The gladiator sandal has been around for a few seasons now, but the latest version has thinner straps than its chunkier predecessor, making it a sure fit for every foot. If you've been blessed with long, lean legs, the laces can rise as high as you dare; otherwise, go for a pair that ties around the ankle. "Gladiators add instant oomph to any outfit without being too trendy," says O creative director Adam Glassman. For the most flattering look, opt for shoes (including laces) in a shade that matches your skin tone.
If you grapple with a salon's worth of mousses, gels, and sprays every morning, your life is about to change.
Bumble and Bumble Hairdresser's Invisible Oil Heat/UV Protective Primer makes grooming products more effective by smoothing and detangling your hair -- so effective, in fact, that you might be able to toss a few of those other products. Plus, the primer has UV protection to help prevent sun damage. Just apply the lightweight spray to damp or dry hair, and you're set. ($27 for 8.5 ounces; bumbleandbumble.com
Trick Out Your Thermometer
Even if you can't recall the last time you took your temperature, it's still a good idea to have the right tool for the job. The new in-ear, infrared Swaive Thermometer ($100, available for preorder; Swaive.com
) is equipped with Bluetooth technology that automatically sends its readings to a companion app (iOS only). You can track a family member's temperature and email the results to your doctor -- perfect for when you're bleary-eyed and up all night with a sick child, parent or husband.
If you're not drinking enough water, you already know you're at risk for mild dehydration, and during summer, you could wind up in the ER. To help prevent that, try the new at-home remedy DripDrop Hydration Powder (in packets similar in size to on-the-go Crystal Light drink mixers). Created by a Mayo Clinic–trained physician, DripDrop contains two to three times the electrolytes of many sports drinks. The powder is now also available in some hospitals as an alternative to IVs to treat mild dehydration. (DripDrop.com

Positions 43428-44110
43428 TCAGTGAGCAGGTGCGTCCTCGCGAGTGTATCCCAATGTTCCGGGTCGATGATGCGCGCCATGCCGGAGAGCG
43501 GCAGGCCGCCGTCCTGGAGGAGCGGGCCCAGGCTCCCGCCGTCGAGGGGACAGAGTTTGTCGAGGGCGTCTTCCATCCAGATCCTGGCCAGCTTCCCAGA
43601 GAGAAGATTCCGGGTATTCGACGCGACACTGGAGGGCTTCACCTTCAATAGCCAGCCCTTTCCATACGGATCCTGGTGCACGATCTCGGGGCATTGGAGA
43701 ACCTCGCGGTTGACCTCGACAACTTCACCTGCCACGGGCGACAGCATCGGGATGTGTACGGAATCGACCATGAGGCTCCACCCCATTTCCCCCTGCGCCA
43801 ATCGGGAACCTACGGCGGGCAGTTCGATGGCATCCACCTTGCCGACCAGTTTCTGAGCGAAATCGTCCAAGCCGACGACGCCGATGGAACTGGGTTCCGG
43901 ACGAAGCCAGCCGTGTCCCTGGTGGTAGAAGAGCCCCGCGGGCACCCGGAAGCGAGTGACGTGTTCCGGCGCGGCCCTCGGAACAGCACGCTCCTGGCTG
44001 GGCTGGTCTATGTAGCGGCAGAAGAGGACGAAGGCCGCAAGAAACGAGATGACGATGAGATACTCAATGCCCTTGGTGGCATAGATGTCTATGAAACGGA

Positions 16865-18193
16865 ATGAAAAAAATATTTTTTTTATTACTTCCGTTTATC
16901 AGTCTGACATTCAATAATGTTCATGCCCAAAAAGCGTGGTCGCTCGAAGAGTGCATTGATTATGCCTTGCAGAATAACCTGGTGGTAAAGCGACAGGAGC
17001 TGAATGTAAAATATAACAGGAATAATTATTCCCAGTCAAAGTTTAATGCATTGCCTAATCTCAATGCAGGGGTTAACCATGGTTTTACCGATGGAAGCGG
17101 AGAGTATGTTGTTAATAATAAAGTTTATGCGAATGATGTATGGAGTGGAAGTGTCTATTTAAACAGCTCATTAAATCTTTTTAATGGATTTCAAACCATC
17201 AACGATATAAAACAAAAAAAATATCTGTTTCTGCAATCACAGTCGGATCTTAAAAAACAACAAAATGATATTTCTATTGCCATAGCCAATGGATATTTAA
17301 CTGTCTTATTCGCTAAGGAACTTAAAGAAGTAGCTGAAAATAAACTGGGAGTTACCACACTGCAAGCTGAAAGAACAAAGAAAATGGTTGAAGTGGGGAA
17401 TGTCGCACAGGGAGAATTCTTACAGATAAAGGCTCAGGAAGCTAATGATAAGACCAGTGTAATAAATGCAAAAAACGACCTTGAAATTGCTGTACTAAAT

Toss Old Meds
Pharmacies can safely dispose of expired prescription drugs for you. Enter your zip code at DisposeMyMeds.org
to find a participating pharmacy near you. Some won't take controlled substances (like narcotic painkillers), so the FDA
recommends flushing those down the toilet. According to the FDAs website
, Scientists to date have found no evidence of harmful effects to human health from medicines in the environment. Based on available data, the FDA believes the known risk of harm to humans from accidental exposure to these medicines far outweighs any potential risk to humans or the environment from flushing them."
The next time you argue with your one true love, consider this sobering but freeing thought: Results from a recent study in the Journal of Experimental Social Psychology suggest that couples who see themselves as "soul mates" end up being less satisfied with their relationships than those who don't. "When problems inevitably arise, 'soul mates' start to feel they aren't a great fit after all," says Spike Lee, PhD, the study's coauthor and an assistant professor at the University of Toronto. What's more, couples who think of love as a journey of ups and downs are ultimately happier even if they continue to argue. Says Lee, "They seem better able to extract deep meaning from negative experiences and learn from them."